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عربي

“Cruise Liners for Honeymoons”

Charlton Doki
South Sudan’s former Wildlife Conservation and Tourism Minister Gabriel Changson Chang talks about why visitors and investors should come to South Sudan, despite external perceptions that his country is unsafe.
16.04.2014  |  Juba
Gabriel Changson Chang
Gabriel Changson Chang

Q: Assuming I’m a potential tourist who knows nothing about South Sudan, can you give me three reasons why I should visit the country?

A: I want you to come to South Sudan because of the abundant wildlife. South Sudan has the largest white eared kob migration in the world.

I want you to come because of the abundant wildlife.”Secondly, you need to come to South Sudan to see the natural scenery, including the Nile River and the Fula Rapids, which are very beautiful. As a tourist you also have the opportunity to raft down the Nile River.

Thirdly, I would like you to come and see the rich, diverse cultures in this country. All of these cultures have wide ranging traditional practices and dances interesting to tourists.

Q: Do tourists come to your country at the moment? And if they do, what attracts them?

Five top tips for visitors to South Sudan

1/Mount Kinyeti
Located in Eastern Equatoria State, this impressive mountain is the highest in the country and offers tourists a magnificent view.

2/Kagelu teak forest in Yei County
This beautiful forest in Central Equatoria State is the perfect backdrop for hikers and nature fans.

3/Bandingilo National Park
Not far from the capital Juba, the Bandingilo National Park offers attractive scenery – and it is safe.

4/Terekeka
Not far from Juba, Terekeka is rumored to serve the best fish in South Sudan. Alternatively, you could try crocodile which is served as a delicacy.

5/Kajo Keji
Reputedly here you can sample the best local bush rat in South Sudan.A: A limited number of tourists, especially backpackers, are currently visiting the country. The area most visited is Nimule because of the Nile rafting. Tourists also come to see the country, its people and cultures. We get these kinds of tourists here in Juba and in other towns, but this is on a very limited scale. I believe as soon as we have developed infrastructure, like accommodation facilities in the wildlife parks, there will be an influx of tourists.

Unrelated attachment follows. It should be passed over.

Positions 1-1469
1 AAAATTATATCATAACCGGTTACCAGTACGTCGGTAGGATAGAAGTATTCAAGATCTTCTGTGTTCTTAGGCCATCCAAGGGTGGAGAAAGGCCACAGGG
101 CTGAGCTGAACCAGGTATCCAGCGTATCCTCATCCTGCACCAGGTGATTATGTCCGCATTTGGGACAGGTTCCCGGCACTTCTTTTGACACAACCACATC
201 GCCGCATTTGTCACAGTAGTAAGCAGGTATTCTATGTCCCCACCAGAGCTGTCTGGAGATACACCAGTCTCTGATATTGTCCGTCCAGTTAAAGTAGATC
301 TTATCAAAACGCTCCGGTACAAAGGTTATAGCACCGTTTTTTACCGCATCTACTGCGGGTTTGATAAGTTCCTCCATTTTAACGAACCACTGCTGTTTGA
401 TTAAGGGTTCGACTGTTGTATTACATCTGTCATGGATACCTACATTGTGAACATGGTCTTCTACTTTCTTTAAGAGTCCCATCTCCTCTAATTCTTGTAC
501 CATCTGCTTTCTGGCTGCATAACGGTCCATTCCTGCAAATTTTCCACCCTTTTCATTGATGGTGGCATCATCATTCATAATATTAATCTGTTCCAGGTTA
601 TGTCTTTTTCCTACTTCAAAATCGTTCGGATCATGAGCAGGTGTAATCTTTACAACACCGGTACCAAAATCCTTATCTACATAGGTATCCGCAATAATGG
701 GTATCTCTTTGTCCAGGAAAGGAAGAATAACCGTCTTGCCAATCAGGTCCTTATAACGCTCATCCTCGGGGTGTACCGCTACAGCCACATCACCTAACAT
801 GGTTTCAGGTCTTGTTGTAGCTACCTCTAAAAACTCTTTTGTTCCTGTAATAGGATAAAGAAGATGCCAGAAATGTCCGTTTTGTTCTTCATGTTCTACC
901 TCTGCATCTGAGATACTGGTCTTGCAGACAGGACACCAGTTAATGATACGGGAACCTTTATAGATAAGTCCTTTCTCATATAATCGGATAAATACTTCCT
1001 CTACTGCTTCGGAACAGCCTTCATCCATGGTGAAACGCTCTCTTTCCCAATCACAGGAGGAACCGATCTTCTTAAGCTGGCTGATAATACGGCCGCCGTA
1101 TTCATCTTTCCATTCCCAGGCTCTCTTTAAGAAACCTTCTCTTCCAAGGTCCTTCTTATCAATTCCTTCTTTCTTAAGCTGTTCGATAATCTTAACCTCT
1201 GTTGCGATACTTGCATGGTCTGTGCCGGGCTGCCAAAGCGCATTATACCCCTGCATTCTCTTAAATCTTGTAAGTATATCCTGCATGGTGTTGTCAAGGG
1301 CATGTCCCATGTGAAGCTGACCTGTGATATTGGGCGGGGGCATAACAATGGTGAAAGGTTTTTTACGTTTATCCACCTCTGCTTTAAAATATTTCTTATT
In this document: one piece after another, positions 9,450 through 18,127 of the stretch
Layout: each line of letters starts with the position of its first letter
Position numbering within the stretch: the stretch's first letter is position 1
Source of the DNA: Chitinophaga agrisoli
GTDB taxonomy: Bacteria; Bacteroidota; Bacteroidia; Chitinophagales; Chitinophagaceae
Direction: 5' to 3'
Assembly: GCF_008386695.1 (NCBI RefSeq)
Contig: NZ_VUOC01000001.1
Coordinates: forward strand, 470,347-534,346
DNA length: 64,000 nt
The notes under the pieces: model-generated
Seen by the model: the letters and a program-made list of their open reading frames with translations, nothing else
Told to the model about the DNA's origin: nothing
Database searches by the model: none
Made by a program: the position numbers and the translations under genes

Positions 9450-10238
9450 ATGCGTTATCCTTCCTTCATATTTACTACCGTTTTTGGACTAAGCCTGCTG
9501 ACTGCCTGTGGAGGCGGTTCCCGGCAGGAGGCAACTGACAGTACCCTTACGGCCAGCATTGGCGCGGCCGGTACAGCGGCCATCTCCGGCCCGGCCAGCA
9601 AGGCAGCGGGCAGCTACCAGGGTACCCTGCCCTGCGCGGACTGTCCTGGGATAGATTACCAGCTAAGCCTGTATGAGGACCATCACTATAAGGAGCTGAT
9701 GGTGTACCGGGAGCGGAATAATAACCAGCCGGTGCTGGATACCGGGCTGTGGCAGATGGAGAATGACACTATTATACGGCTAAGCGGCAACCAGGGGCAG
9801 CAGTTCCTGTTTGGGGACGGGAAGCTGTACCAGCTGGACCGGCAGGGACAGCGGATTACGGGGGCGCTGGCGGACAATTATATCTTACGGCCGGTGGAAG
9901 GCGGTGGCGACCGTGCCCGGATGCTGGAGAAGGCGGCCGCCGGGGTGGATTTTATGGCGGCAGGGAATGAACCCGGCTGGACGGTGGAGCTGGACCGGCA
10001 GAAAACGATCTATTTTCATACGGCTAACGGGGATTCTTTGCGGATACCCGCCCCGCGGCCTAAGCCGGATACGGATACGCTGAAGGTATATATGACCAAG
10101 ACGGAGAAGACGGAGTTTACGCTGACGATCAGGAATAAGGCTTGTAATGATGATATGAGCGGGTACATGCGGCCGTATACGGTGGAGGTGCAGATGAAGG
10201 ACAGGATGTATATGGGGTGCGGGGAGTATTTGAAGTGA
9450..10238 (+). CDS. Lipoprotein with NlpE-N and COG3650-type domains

Q: What wildlife do you have in South Sudan?

A: South Sudan has elephants, giraffes, buffalos, white-eared kobs, lions and more. The list is long.

Q: Do you have national parks in South Sudan?

A: We have six national game parks. One is the Southern National Park, which is about 23,000 square kilometres and covers four states including Lakes State, a small part of Warrap State, a small part of Western Bahr el-Ghazal State and a sizeable part of Western Equatoria State. We have Boma National Park in Jonglei State. We have Shambe National Park in Lakes State and then we have Lentoto National Park which covers parts of Central and Western Equatoria states. We have Bandingilo National Park, which covers parts of the three states of Eastern Equatoria, Central Equatoria and Jonglei. There is also Nimule National Park in Eastern Equatoria State.

Q: What are the challenges facing South Sudan’s fledgling tourism sector?

A: The first challenge is the perception of South Sudan’s insecurity. This scares away potential investors in the tourism sector as well as tourists.

If things are not clear legally, potential investors in the tourism sector fear to provide capital.”Secondly, there is a lack of infrastructure in terms of access roads to tourist attractions as well as roads inside the parks. There are elephants in Nimule National Park for example, but a tourist cannot see them because there are no internal roads allowing safari vehicles to enter into the park.

The third challenge is financing. The government does not have the resources to build lodges inside the parks to accommodate tourists. Also, the lack of a legal framework is a deterrent. If things are not clear legally, potential investors in the tourism sector fear to provide capital.

The other challenge is how to promote South Sudan as a tourist destination when we don’t have financial resources. The government needs to promote the tourism sector and project our abundant wildlife, beautiful natural scenery and huge animal migrations.

We have to inform the world that the biggest animal migrations are not in the Serengeti (a National Park in Tanzania) but in South Sudan.

Q: Insecurity and tourism cannot go hand in hand. How do you hope to address this challenge?

Invest in Gemeza and Nimule - all the diplomats and ministers will be there every weekend.”A: The government has tried to address the issue of insecurity. In Jonglei State, where we have the biggest potential for wildlife and tourism, there was an investor from the Middle East who built a nice resort in Boma in recent years, but it could not be launched due to insecurity. The government is doing its best and we hope that peace will return. Then business, including tourism, will resume.

Q: What scope for growth do you see in South Sudan’s tourism sector?

A: There is a lot of potential if the perception about South Sudan’s insecurity is addressed. We tell business people to invest in Gemeza and Nimule - all the diplomats and ministers will be there every weekend.

I have also been telling foreign investors to consider the Nile. You could have a floating restaurant and cruise liners for honeymoons. As you float down the Nile you will be watching a lot of birds, hippos and crocodiles. That’s how to spend leisure time.